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Shaun Harris

November 11th, 2016

Alternatives to international organisations

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Estimated reading time: 5 minutes

Shaun Harris

November 11th, 2016

Alternatives to international organisations

0 comments

Estimated reading time: 5 minutes

With organisations such as the World Bank, IMF, UNDP and ADB on campus this term it’s no surprise that many students are looking to embark on a career in an international organisation. The typical profile of someone starting in such an organisation is often a mid-career professional with a master’s and 4-5 years relevant professional experience. This means that whilst LSE graduates do comparatively well in this sector, their career trajectory often starts in a different sector where they can build the experience and expertise required by an international organisation. In this article we pick out a few of the typical sectors where you might start!

National Government

Building up experience of how government bureaucracies function and develop and implement policies is transferable to international organisations. Many national governments run graduate schemes with structured development programmes, but you can also start your career by gaining experience in a graduate entry role in a government department and then progress your career by promotion and applying for different jobs.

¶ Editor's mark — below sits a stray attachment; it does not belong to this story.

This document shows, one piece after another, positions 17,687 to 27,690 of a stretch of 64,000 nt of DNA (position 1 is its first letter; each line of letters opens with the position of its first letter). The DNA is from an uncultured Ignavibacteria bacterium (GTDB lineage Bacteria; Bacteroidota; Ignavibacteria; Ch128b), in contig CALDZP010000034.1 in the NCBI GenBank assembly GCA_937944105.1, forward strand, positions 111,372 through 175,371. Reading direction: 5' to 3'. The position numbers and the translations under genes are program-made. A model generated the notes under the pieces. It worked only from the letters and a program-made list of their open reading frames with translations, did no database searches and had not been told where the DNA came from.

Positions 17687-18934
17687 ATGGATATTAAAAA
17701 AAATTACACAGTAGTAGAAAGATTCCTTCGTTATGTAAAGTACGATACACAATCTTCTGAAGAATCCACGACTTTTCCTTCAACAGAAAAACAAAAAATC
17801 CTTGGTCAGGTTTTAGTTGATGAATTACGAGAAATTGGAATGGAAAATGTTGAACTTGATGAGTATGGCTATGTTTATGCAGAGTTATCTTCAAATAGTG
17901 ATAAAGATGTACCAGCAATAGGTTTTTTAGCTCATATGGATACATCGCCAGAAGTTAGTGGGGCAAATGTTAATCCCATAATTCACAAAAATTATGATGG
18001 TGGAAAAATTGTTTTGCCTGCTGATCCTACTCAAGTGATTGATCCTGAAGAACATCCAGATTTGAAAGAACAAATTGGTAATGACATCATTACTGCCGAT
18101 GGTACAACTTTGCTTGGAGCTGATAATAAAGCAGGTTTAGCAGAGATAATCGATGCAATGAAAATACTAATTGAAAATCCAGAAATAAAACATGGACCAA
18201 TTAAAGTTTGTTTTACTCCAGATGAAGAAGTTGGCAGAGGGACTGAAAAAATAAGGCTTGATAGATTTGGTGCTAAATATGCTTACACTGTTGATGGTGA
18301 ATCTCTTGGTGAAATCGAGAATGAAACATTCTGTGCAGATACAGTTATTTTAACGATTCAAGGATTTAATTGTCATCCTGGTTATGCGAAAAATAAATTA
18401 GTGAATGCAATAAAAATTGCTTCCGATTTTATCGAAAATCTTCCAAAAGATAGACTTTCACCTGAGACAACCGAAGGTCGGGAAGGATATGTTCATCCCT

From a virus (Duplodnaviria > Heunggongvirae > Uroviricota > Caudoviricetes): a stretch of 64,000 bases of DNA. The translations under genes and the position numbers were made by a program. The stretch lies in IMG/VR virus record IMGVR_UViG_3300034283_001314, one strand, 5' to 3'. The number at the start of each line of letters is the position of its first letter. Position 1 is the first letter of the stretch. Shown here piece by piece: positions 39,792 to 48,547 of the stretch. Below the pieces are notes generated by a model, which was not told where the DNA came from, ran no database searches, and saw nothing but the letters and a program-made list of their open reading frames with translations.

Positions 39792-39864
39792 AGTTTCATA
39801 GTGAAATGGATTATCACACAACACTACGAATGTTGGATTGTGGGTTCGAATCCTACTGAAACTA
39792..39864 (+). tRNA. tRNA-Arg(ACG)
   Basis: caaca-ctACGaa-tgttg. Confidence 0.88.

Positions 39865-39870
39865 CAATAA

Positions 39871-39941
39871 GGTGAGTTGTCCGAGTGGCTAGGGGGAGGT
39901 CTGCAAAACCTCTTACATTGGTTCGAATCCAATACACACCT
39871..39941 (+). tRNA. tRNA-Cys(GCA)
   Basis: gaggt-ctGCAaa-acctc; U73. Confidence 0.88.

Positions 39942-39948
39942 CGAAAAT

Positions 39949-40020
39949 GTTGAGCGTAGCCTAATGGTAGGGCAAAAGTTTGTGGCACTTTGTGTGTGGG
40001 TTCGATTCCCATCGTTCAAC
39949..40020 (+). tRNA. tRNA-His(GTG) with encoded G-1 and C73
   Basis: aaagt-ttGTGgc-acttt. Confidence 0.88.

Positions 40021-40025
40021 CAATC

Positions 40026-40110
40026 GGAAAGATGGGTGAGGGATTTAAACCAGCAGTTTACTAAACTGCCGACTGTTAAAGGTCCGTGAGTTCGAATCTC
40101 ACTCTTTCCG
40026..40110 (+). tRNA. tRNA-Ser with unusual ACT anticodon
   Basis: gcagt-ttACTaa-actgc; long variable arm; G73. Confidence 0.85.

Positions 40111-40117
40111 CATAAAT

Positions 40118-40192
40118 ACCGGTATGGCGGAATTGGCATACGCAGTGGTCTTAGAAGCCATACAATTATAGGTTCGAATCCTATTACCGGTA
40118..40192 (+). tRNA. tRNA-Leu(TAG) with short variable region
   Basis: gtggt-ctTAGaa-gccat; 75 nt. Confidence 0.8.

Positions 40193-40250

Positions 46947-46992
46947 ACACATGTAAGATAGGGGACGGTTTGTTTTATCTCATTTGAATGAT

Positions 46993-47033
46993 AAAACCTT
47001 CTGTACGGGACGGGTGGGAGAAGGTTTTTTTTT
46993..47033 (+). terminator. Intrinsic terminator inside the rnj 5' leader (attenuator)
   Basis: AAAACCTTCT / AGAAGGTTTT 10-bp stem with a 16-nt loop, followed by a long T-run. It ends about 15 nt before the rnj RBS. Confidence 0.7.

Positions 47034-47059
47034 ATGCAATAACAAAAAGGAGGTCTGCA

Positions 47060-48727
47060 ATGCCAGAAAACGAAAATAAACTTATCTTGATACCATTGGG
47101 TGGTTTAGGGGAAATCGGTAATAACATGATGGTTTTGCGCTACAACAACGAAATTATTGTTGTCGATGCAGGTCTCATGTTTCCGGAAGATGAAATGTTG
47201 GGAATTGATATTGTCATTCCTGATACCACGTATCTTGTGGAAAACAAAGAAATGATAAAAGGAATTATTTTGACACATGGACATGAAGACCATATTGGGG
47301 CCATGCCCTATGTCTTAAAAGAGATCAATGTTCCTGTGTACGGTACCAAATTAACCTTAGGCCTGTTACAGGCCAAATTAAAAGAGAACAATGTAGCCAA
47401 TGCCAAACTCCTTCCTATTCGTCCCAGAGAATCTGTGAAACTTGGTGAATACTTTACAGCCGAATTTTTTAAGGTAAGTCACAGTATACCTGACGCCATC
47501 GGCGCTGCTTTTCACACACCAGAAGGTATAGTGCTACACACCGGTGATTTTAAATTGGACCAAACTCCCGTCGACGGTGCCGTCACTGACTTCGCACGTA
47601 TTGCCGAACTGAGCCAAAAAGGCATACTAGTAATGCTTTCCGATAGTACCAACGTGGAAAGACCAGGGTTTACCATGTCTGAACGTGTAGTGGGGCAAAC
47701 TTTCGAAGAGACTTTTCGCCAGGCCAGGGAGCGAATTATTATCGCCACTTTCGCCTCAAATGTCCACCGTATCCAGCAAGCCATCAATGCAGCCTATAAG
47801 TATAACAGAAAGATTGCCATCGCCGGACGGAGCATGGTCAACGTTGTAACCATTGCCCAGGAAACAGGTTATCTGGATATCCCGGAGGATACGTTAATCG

Development Consultancy

The majority of International Organisations tender some of their work out to third parties. Organisations such as ODI and Adam Smith International bid for such contracts and deliver projects. This is a good way to gain experience of working on World Bank or UNICEF projects for example, whilst at the same time making useful contacts within these organisations.

International NGOs (INGOs)

There’s plenty of career transfer between INGOs and international organisations. Particularly at field level, staff will be involved on similar projects and interact on a regular basis. Additionally they will sometimes deliver international organisation funded projects so this can be another great way of getting relevant experience.

Finally, it’s worth mentioning that representatives from international organisations often make the point to aspiring candidates that it’s better to focus on what you want to contribute rather than who you want to work for. In other words, try to work out what you’re interested in and gain experience and expertise in that. In the end, this approach will open up many more career opportunities for you!

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About the author

Shaun Harris

I am the Deputy Director of LSE Careers

Posted In: Career planning | LSE Careers

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